What Makes a Good Sword?
Is it the steel, the geometry, the furniture or the feel? I think it’s the sum of all parts that makes a sword inherently good. But let’s not forget the balance which is the single most important variable in the construction of any weapon.
It’s similar to the sails on a sailboat, since it’s the sails that determine how smoothly the boat can be handled. Even a perfectly balanced, forged and tempered blade won’t cut butter if the owner doesn’t know how to use it correctly. In other words, what separates one sword from another is the person who’s using it.
Swords available to those who practice Chinese martial arts today are almost always mass-produced. These swords and other items sold through many dealers online and in magazines hardly qualify as weapons. The majority of them are priced at the $50-to-$300 range and mostly constructed of 420 stainless steel - considered to be very cheap and very soft. Even the sharpened versions are rarely, if ever, designed to withstand a strong impact from cutting hard targets. That’s because most of these swords are designed to be used for forms training and nothing more than that.
Recently, Dr. Yang, Jwing-Ming conducted a sword camp/workshop at the YMAA California Retreat Center and I was lucky enough to attend. During the camp, we cleared brush, got to know the other members of the camp and practiced our swordsmanship. The 16 participants and I each used sword ranging in price from $50-to-$200. Those swords took some punishment. However, in all fairness to the manufacturer, I will not name models, companies or retailers. Usually, a company provides the product to the author of the review. But this was not the case. So my reviews will be honest and forthright, and include no special bias towards a manufacturer.
The targets for the tests were 1 ½" thick hard wood and tan oak logs. We hacked away at them again and again, some with more success than others. The two higher priced swords performed a little better than the other fourteen, although they were all pretty much the same sword with a slightly different design. The two higher priced blades were made of high carbon steel, which were much better than stainless for a regular use.
The handles on these two higher-priced swords were affixed with an epoxy resin and boasted decent fittings. The other fourteen looked exactly the same once the fittings were removed, overly flexible blades, rat tail tangs and a cheap fittings adorned the low end blades.
After two weeks of abuse, all of our swords were pretty battered, even the high carbon ones. The most common damage occurred on the blade. The edges just couldn’t stand up to the impact. The other problem was the handles. Every one of them turned on the tang by the end of the camp. Here’s where it pays to be cautious: the handles on these swords could fail even during forms training and care should be taken to inspect the sword before and after each use.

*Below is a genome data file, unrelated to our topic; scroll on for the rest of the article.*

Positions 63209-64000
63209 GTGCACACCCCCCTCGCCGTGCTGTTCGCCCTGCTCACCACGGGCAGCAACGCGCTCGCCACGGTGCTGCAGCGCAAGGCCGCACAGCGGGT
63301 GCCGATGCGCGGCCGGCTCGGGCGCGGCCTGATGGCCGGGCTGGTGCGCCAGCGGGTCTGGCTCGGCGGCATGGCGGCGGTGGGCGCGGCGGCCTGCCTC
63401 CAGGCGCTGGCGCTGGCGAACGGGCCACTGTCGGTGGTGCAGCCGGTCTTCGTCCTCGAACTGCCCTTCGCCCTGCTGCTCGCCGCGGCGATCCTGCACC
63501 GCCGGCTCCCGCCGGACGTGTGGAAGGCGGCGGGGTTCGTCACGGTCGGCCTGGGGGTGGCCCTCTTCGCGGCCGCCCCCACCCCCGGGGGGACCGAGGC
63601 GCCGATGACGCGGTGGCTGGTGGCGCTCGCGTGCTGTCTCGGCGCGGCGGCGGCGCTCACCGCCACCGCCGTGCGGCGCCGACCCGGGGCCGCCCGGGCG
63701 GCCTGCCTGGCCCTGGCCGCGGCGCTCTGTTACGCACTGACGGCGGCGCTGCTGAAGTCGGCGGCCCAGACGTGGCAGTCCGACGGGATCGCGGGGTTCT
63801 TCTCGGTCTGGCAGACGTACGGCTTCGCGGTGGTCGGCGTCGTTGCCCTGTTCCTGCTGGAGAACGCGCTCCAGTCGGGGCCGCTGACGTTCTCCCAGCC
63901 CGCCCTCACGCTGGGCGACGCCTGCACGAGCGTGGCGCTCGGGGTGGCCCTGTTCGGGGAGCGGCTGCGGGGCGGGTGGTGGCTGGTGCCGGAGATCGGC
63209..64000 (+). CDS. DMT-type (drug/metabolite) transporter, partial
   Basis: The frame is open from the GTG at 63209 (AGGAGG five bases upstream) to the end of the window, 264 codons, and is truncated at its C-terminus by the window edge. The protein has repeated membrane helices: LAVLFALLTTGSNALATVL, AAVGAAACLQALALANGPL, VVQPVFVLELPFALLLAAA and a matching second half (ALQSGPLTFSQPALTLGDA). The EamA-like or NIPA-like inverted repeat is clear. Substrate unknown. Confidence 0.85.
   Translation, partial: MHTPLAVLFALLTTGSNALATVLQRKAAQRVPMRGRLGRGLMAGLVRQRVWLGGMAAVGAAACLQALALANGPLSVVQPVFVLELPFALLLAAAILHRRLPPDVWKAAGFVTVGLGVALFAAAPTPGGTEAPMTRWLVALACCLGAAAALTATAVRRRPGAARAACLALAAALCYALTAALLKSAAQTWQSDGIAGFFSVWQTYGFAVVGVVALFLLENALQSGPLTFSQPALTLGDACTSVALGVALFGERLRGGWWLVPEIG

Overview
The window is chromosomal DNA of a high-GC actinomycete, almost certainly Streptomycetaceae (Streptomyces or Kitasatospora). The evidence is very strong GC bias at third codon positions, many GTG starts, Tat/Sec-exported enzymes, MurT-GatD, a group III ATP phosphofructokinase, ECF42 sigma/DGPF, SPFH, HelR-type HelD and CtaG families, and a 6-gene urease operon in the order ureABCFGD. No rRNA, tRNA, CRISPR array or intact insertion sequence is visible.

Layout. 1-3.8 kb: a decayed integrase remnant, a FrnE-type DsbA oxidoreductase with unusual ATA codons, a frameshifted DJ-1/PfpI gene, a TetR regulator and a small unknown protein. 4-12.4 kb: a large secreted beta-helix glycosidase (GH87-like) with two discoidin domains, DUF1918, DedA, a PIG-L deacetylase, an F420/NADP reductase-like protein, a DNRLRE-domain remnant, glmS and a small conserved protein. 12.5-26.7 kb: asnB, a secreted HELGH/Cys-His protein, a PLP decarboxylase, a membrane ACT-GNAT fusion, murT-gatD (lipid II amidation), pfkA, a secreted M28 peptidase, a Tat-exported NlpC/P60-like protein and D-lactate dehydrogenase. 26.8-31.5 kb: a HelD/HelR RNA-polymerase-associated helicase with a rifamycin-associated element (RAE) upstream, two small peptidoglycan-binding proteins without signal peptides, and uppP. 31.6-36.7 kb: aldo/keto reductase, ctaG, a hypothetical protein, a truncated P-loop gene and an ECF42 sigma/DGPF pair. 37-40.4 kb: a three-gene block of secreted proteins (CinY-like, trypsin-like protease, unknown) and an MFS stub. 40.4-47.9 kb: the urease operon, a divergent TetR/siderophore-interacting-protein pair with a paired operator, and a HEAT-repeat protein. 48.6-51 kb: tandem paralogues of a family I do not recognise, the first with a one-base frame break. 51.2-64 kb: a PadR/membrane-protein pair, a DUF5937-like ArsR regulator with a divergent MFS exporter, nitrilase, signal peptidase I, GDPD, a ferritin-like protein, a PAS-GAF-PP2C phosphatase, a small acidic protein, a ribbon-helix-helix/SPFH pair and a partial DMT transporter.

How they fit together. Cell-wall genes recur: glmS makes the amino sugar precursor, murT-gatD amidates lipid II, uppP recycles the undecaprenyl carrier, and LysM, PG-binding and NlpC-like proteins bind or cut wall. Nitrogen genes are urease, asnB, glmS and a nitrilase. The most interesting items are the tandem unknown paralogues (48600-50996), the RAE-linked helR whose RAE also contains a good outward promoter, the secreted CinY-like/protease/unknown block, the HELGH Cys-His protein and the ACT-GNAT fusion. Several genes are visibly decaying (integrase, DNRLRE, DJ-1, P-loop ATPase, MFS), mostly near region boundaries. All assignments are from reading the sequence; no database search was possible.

Things to consider when shopping for a sword
- Purpose (will it hang on the wall or be used for forms or cutting).
- Your school or style of martial arts.
- Steel types (high carbon steel is easier to sharpen and holds an edge longer than most stainless steel which is usually hard to sharpen).
- Furniture (looks are more important to some than others).
- The most important thing to remember is that a “swordsman or woman is not their sword.”
What I think makes a good sword
- Traditional construction methods and materials.
- Full Tang construction.
The advantages of training with these swords: the flexible steel won’t chip or crack and send a piece of debris flying through the air. This is a possibility with a tempered steel blade, or even a wooden sword. The other advantage is the amount of accuracy and the quality of form one needs to cut well with these swords. The main purpose of these swords is forms training. That should always be considered when you decide to cut something with a sword of this quality. Most likely the sword will be destroyed. A sword actually intended for the rigorous use of cutting practice can cost from $250 (on the internet), for a production sword, to up to $5,000 or more, for a hand made sword.
The best thing about modern production swords is that they’re not antiques and can actually be used in training. Before you buy any sword (or other weapon) you should consult your instructor and/or classmates. Try to handle as many different types of swords as you can, taking into consideration your style and body type. This way, you should be able to find a sword to fit you and your budget. There are many good blades out there for the martial artist and diligent research will surely be rewarded. But remember the lesson of the day: you get what you pay for.
Justin Bowman, resides in Humboldt, CA, and has helped build the YMAA Retreat Center. He is an avid practitioner of blade martial arts and regularly attends Dr. Yang's training and teaching at the Retreat Center.